A group of image board fans in the Valve lobby got some answers out of the famously secretive developer.
Gabe Newell is a secretive guy, running a secretive company. Valve is a studio which has become synonymous with secrets. Mostly this comes from a history of being wrong about their own titles. Newell’s open management style with an anathema on deadlines, and a freedom for developers and designers to work on whatever they feel like at the time, means that some titles might get announced then delayed for years or even disappear completely. For this they’ve followed a strategy of not announcing anything until it’s finished, and refusing to answer questions about ongoing projects.
As reported by Valve fan site – and moding community – LambdaGeneration, Newell surprised a group of fans at an impromptu birthday event by actually answering a few of their questions (after they gave him a great birthday present and singing him a song), on the condition that no one asked about the development of Half-Life 2: Episode 3, a point of contention between the developer and fans for nearly five years now, and a topic that aggravates the veteran gamemaker.
The first thing he revealed in the surprisingly candid interview is that Valve is working on a new version of their popular Source engine which powers all of their most popular games.
“We’ve been working on Valve’s new engine stuff for a while,” he said, hinting that it will be an entirely new, from scratch engine, and that they’re now just waiting for a new project to come along in which they can showcase the new software.
When asked about why Steam, the company’s wildly successful distribution platform, never releases exclusive titles, he said that the practice might bring in a short term profit, but that the long-term effects of a culture of exclusivity are bad for the industry as a whole. “A bunch of people have asked us, ‘Hey, why don’t we do an exclusive, … how much will you give us for being exclusive?’ and we said, look, you know, it’s bad for you, it’s bad for us in the long run. We want lots of people to be innovating on these services. We [all] benefit if somebody has some great ideas.”
The group then asked him about the possibility of future special gaming controllers to be released by the company for use with Steam and Steam games. This from an earlier, never confirmed internet rumor to that very thing.
“We have three controllers we’re starting to do user testing on now.” he said to some small cheers, “The reason we’re doing controllers is we didn’t think there was enough interesting innovation going on, and there are a bunch of reasons why we think that is happening. … we’re trying to figure out how the Steam experience can extend into living rooms. The whole point is saying the things we all value about PC gaming, consoles should not be the only answer for that, so how do we make living room-friendly PCs?”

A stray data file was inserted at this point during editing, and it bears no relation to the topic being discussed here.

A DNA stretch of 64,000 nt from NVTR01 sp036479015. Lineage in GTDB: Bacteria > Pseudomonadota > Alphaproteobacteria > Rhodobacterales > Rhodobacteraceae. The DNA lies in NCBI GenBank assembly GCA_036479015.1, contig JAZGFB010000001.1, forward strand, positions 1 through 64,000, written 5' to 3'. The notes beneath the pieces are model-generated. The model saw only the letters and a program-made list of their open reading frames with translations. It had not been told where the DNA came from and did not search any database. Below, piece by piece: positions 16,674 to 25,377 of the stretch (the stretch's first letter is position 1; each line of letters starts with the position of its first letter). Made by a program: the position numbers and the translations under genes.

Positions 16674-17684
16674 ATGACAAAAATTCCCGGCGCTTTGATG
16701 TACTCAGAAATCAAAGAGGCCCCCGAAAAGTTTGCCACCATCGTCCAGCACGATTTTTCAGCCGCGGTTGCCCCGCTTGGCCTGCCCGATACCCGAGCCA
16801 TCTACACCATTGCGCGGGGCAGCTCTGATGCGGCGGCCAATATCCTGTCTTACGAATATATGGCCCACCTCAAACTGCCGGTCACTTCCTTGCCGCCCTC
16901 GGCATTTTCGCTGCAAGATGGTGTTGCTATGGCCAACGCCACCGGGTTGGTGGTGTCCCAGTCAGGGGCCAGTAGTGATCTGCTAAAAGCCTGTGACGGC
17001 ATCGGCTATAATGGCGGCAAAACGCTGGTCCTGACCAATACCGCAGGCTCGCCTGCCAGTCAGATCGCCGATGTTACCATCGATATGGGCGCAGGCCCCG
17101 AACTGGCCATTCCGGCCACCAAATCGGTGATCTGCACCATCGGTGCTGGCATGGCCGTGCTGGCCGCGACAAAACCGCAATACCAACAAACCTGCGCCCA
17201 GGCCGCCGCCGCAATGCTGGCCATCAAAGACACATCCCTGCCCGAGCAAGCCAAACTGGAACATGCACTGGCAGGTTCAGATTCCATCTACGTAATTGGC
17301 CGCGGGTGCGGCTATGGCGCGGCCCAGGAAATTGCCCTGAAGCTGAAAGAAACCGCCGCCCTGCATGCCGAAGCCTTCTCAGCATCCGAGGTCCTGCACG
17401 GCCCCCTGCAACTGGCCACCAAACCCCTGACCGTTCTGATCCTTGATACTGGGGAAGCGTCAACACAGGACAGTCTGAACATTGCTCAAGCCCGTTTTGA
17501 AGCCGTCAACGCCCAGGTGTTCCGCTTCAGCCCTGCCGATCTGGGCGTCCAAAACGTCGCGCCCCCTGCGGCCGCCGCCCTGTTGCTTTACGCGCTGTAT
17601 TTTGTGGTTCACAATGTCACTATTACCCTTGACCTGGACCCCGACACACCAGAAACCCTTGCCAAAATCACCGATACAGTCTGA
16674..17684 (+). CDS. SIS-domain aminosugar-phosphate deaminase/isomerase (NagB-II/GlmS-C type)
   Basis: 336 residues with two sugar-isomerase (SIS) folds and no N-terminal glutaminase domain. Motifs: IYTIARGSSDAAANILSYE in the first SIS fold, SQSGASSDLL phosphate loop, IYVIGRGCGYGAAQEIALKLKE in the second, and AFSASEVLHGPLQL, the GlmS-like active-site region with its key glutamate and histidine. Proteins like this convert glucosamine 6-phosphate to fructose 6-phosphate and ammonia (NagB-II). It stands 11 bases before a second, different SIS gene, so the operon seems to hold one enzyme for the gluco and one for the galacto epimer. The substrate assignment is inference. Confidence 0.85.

Newell sees the need for gaming consoles on the decline, feeling that due to the prevalence of PCs “in the living room” it will be so easy to incorporate games from PCs into the home theater experience, that the whole idea of a home-theater gaming device will be obsolete after the next generation. It’s not a surprising opinion considering his roots in the PC gaming development field, but it’s actually pretty close in line with what a lot of other analysts are saying, that the WiiU is the first of the last generation of gaming consoles.
Several times throughout the impromptu lobby meet-up, Kickstarter was mentioned. It seems that Newell sees campaign by indipendant developers seeking funding from the public as being a big part of the future of gaming, even encouraging the gamers in the room to go for it themselves. To start a Kickstarter with an idea, then hire the developers they want to make the project.
While discussing the future of games, he also talked about user generated content, and it’s current prevalence in Team Fortress 2, Valve’s current flagship title, a free to play game in which players can pay real money to get new equipment and animations for their fighters. “…one thing you guys may not know is that the community generates about 10 times as much content for TF2 as Valve does. Even though that’s all in pretty primitive stage still, my expectation is that all games [in the future] will basically be about creating a framework for the community participants to build on top of it.”
If you’d like to see the entire meeting, nearly an hour of terrible camerawork and muffled voices – probably a mobile phone camera, to see if you can find any other interesting nuggets, you can check it out below: